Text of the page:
CAPE TOWN - Embattled Proteas Men’s team coach Mark Boucher has called on Cricket South Africa to be more transparent with their transformation policies to avoid speculation over national team selection.
The current CSA policy requires the national team to field six non-white players, including three Black Africans, on average over the course of the season.
Boucher, in his submission to the Social Justice and Nation Building hearings, has called for greater clarity in order to avoid “player insecurities”.
"The players, media and public need to understand why these selection decisions are made, so that there is no room for player insecurities, which leads to added anxiety amongst players, as well as unnecessary speculations in the media and social media," Boucher said.
"The transformation committee, in my opinion, needs to have a very clear explanation to everyone, public included, what their selection policies are, why they are there, and if and when they change, to simply be transparent about it."
Boucher has previously stated that he is not solely responsible for picking the Proteas national team, and that it is a collective panel that is headed by convenor of selectors Victor Mpitsang.
The former national wicket-keeper also believed it was “unfair” that the so-called “clique” of players, which he was reportedly part of during the latter 2000s, were involved in team selection.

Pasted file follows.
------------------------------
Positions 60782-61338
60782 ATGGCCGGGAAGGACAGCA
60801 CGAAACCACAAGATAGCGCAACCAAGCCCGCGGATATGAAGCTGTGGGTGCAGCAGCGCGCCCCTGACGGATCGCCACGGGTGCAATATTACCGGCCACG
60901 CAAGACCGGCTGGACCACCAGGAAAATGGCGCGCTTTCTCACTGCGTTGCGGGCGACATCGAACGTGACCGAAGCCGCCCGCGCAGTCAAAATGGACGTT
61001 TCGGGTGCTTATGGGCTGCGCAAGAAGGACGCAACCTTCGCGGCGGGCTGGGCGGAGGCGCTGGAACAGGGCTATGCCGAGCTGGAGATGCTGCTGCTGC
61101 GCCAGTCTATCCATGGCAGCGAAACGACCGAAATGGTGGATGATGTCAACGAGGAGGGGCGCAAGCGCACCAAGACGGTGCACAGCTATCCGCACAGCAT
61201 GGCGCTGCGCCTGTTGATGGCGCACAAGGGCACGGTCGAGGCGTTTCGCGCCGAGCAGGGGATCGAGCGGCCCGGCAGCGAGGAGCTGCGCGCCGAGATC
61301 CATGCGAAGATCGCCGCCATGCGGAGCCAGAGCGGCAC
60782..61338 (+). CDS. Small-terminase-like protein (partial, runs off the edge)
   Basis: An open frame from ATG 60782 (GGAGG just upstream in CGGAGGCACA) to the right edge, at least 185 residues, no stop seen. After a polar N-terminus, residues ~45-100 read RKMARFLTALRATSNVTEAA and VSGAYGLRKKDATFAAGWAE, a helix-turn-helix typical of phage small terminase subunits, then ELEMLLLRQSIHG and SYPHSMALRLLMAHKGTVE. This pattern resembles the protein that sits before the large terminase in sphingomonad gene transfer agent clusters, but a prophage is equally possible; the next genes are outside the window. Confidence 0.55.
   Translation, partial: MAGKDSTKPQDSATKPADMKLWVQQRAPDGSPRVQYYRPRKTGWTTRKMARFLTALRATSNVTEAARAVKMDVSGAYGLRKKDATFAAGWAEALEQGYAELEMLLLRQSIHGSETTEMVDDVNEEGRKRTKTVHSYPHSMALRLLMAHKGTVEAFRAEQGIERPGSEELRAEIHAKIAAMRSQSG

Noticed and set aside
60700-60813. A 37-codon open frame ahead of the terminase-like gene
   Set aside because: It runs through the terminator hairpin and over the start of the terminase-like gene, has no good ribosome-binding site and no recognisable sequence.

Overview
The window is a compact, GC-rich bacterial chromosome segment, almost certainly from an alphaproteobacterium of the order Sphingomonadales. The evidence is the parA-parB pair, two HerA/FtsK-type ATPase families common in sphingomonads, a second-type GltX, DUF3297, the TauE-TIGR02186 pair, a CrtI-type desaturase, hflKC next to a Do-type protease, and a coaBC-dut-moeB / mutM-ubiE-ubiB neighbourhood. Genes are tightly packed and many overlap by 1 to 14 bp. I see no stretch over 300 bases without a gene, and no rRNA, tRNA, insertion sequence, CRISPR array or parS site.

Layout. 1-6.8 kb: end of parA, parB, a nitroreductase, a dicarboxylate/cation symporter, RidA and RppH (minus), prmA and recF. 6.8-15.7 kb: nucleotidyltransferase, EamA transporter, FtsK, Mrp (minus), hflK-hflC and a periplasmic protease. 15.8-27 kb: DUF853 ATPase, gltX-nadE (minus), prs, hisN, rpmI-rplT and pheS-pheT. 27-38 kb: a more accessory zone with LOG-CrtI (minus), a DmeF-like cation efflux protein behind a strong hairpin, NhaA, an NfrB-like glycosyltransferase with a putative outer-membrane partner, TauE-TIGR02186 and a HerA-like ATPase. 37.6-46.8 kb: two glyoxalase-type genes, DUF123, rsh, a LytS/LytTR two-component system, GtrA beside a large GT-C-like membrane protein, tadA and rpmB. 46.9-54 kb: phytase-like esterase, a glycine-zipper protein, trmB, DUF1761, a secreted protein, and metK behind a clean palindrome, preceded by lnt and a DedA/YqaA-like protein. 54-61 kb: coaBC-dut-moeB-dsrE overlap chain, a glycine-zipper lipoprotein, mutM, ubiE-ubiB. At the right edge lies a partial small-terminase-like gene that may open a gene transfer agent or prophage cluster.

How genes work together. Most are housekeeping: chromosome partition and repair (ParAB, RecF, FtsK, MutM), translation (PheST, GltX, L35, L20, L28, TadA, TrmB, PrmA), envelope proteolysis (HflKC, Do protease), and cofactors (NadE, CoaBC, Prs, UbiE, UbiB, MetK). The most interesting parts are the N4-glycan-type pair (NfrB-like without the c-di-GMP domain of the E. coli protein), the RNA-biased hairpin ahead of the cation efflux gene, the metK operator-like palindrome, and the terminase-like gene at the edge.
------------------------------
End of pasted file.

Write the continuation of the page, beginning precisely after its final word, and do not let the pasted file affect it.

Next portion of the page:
Mention of the clique - a group of white players – and the influence it had on the Proteas team culture has been ever present since former batsman Herschelle Gibbs made reference to it in his 2010 autobiography “To the Point”. Gibbs was never selected for the Proteas again, with his last match being the T20I against Pakistan in May, 2010. He has also never worked within South Africa’s coaching structures since, but has coached teams in the European Super League, Sri Lankan Premier League and Pakistan Super League.
Testimonies at the SJN hearings from fellow former Proteas Roger Telemachus, Paul Adams and Ashwell Prince once again referred to an influential clique within the Proteas team.
"It is unfortunate that the group of players that became the senior Protea players in my playing career and who spent time together have been portrayed in the hearings by some witnesses as a cynical clique who were involved in selection. This is simply not true," Boucher said in his submission.
"It is unfair to say, without any substantiating evidence, that this clique in any way undermined the values, culture or performance of the team or was involved in selection."
Boucher departed with the Proteas for their limited-overs tour of Sri Lanka on Tuesday.